Secondary Bony Defects after Soft Tissue Reconstruction in Limb-Threatening Lower Extremity Injuries: Does the Approach to Flap Elevation Matter?

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BACKGROUND:  Limb-threatening lower extremity injuries often require secondary bone grafting after soft tissue reconstruction. We hypothesized that there would be fewer wound complications when performing secondary bone grafting via a remote surgical approach rather than direct flap elevation.

METHODS:  A retrospective cohort study was performed at a single Level 1 trauma center comparing complications after secondary bone grafting in patients who had undergone previous soft tissue reconstruction after open tibia fractures between 2006 and 2020. Comparing bone grafting via a remote surgical incision versus direct flap elevation, we evaluated wound dehiscence requiring return to the operating room as the primary outcome. Secondary outcomes were deep infection and delayed amputation.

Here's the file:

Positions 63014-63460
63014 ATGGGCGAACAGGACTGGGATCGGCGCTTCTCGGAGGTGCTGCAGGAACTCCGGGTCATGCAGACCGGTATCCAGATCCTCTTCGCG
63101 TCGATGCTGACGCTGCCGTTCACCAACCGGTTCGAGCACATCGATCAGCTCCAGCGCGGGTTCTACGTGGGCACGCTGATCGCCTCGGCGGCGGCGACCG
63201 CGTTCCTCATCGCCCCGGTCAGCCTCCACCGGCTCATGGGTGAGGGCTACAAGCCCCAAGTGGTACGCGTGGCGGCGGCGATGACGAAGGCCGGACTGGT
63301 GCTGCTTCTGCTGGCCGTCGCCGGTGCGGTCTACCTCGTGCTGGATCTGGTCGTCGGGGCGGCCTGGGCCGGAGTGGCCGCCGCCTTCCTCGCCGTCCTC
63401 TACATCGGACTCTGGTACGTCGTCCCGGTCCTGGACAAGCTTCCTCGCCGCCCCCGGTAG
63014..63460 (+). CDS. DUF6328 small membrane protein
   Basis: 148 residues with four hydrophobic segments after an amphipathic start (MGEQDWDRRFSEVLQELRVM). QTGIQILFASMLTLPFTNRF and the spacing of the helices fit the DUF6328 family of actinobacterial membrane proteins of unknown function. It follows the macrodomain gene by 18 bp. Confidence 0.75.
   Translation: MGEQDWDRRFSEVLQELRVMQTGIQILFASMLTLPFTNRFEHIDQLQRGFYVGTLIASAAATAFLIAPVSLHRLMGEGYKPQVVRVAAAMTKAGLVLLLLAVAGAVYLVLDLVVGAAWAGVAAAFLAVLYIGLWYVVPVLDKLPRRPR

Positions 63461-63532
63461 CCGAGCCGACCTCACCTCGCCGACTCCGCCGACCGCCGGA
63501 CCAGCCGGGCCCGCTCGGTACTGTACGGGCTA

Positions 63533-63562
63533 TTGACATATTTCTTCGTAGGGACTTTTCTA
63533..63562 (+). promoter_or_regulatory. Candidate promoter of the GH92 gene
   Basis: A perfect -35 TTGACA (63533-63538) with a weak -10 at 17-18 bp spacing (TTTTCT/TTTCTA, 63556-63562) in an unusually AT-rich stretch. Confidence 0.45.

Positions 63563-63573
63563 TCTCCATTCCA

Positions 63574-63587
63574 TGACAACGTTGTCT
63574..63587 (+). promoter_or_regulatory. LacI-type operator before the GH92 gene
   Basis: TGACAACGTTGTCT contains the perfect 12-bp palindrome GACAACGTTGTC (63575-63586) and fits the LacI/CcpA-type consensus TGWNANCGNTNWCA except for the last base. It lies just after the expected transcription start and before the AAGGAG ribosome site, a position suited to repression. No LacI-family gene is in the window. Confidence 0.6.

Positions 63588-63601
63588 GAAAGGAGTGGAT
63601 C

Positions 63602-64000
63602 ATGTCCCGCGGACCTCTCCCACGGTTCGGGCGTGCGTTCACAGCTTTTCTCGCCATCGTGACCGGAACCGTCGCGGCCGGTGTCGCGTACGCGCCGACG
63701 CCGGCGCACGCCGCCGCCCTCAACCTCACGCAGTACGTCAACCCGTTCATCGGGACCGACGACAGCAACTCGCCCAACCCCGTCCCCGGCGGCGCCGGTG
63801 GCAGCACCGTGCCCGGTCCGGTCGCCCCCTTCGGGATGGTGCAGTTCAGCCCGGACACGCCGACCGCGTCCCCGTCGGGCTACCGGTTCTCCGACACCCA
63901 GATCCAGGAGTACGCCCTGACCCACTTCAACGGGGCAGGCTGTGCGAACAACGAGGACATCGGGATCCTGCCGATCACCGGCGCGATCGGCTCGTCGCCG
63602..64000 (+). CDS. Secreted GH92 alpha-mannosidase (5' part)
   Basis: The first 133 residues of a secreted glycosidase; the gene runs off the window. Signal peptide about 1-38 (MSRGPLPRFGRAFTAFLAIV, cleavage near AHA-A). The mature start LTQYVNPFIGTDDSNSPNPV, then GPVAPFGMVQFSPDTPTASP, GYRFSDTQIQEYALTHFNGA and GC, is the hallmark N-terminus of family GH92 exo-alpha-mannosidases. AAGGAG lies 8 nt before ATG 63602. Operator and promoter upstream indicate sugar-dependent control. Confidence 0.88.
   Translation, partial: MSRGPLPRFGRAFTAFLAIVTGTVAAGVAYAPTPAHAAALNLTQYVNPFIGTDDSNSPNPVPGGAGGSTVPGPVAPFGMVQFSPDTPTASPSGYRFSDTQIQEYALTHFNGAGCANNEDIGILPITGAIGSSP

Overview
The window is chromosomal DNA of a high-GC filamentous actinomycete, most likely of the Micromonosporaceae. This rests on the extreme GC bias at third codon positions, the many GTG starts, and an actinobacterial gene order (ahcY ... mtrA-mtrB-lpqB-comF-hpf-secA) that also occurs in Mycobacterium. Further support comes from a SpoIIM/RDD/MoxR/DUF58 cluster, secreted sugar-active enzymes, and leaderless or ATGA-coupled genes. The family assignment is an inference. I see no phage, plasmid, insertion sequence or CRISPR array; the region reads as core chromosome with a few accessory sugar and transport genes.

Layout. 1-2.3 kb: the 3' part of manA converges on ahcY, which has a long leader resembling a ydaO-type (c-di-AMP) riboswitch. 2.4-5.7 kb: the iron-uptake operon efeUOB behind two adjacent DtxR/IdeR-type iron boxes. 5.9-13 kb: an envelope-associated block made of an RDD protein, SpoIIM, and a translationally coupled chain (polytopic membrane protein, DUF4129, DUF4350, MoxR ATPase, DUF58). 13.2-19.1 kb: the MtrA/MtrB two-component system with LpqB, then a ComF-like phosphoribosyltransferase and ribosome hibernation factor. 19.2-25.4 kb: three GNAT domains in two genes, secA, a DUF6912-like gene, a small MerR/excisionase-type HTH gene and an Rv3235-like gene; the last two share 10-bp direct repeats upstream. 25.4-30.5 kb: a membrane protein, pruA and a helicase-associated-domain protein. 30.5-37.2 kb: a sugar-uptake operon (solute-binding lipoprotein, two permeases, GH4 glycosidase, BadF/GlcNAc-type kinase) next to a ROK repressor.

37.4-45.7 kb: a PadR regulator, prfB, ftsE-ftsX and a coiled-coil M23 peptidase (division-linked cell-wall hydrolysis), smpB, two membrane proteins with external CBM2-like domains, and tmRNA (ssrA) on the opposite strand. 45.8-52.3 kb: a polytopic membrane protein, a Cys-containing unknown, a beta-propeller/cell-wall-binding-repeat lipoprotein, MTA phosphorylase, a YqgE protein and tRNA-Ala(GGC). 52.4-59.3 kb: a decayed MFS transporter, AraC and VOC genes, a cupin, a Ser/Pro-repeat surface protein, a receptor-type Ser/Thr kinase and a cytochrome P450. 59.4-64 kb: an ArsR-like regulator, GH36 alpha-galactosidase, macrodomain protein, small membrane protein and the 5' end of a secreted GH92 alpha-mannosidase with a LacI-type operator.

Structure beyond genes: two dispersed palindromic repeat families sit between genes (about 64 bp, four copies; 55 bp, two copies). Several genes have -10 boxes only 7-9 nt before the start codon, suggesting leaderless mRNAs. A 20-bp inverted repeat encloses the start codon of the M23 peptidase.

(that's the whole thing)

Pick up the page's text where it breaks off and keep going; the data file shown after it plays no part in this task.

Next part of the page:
RESULTS:  We identified 129 patients (mean age: 40 years, 82% male) with 159 secondary bone grafting procedures. Secondary bone grafting was performed via a remote surgical approach in 54% (

CONCLUSION:  Direct flap elevation for secondary bone grafting after soft tissue reconstruction for open tibia fractures did not result in more complications than bone grafting via a remote surgical approach. These findings should reassure surgeons to allow other clinical factors to influence the surgical approach for bone grafting.




Medicine and Health Sciences




Department of Surgery

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